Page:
Sale and mortgage of real estate.

What may be provided for in their by-laws, etc.
Members admitted after incorporation.

No member to transfer membership, etc.

Religious societies may become sole corporations.
Churches, how incorporated.



§ 593. Any number of persons associated together for any purpose, where pecuniary profit is not their object, and for which individuals may lawfully associate themselves, may, in accordance with the rules, regulations, or discipline of the association, elect directors, the number thereof to be not less than three nor more than twenty-one, and may incorporate themselves as provided in this title. [Amendment approved March 18, 1907; in effect in sixty days.]

114 Cal. 300; 121 Cal. 321; 128 Cal. 260.

§ 594. In addition to the requirements of section two hundred and ninety, the articles of incorporation of any association mentioned in the preceding section must set forth the holding of the election for directors, the time and place where the same was held, that a majority of the members of such association were present and voted at such election, and the result thereof; which facts must be verified by the officers conducting the election.

52 Cal. 333; 128 Cal. 260.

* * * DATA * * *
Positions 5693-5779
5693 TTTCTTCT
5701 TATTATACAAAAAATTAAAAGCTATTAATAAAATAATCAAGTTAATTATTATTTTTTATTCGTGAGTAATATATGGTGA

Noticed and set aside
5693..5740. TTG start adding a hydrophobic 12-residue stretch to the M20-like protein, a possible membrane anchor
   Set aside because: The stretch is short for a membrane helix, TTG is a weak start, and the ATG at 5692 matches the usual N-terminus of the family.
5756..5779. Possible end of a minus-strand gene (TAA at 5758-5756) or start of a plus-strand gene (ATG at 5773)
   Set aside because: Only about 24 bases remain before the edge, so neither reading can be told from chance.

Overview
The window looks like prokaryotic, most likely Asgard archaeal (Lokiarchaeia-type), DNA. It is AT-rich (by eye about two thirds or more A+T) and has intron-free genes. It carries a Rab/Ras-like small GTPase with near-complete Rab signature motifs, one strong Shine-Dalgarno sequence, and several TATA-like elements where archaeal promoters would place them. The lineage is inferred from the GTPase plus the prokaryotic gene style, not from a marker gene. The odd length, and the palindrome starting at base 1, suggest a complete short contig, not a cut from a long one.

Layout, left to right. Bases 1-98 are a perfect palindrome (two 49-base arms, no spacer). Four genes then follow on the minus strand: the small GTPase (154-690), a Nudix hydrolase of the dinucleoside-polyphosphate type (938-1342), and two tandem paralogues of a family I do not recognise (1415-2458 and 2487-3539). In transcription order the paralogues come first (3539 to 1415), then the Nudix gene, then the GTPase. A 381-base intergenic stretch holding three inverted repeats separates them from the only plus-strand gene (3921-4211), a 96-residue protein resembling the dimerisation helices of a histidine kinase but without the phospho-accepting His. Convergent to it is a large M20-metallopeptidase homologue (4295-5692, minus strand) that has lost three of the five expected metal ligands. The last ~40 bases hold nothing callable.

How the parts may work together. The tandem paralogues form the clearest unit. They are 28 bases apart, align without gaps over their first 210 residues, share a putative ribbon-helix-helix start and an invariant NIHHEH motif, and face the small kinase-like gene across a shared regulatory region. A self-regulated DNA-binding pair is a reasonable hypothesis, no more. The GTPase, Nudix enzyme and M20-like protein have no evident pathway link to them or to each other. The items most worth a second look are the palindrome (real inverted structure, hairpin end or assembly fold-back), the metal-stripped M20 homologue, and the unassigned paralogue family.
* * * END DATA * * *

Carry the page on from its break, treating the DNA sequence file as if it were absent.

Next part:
§ 595. All such corporations may hold all the property of the association owned prior to incorporation, or acquired thereafter in any manner, and transact all business relative thereto; but no such corporation must own or hold more real estate than may be necessary for the business and objects of the association, and providing burial grounds for its deceased members, not to exceed six (6) whole lots in any city or town, nor more than fifty (50) acres in the country, the annual increase, income or profit, whereof must not exceed fifty thousand ($50,000) dollars; provided, that any such corporation now or hereafter having, and having had continuously, for the next preceding three (3) years, the care, custody, con-. trol, and maintenance each year, upon an annual average of not less than one hundred (100) orphans, half orphans, and indigent minor children, at any one orphan asylum, shall be entitled and allowed to own and possess any number of acres not exceeding one hundred and sixty (160) acres of land in the country, outside of any incorporated city or town, and the annual income or profit of which does not exceed fifty thousand ($50,000) dollars; and provided further, that the limitations herein provided for shall not apply to corporations formed, or to be formed, under section six hundred and two (602) of the Civil Code, when the land is held or used for churches, hospitals, schools, colleges, orphan asylums, parsonages, or cemetery purposes or to corporations organized for social purposes and purposes of recreation and not for profit; and provided further, that the limitations herein provided for shall not apply to corporations organized other than for profit, when the land is timber land, and not exceeding one hundred and sixty (160) acres in extent, and is held or used for the purposes of the organization, in which case said land shall be subject to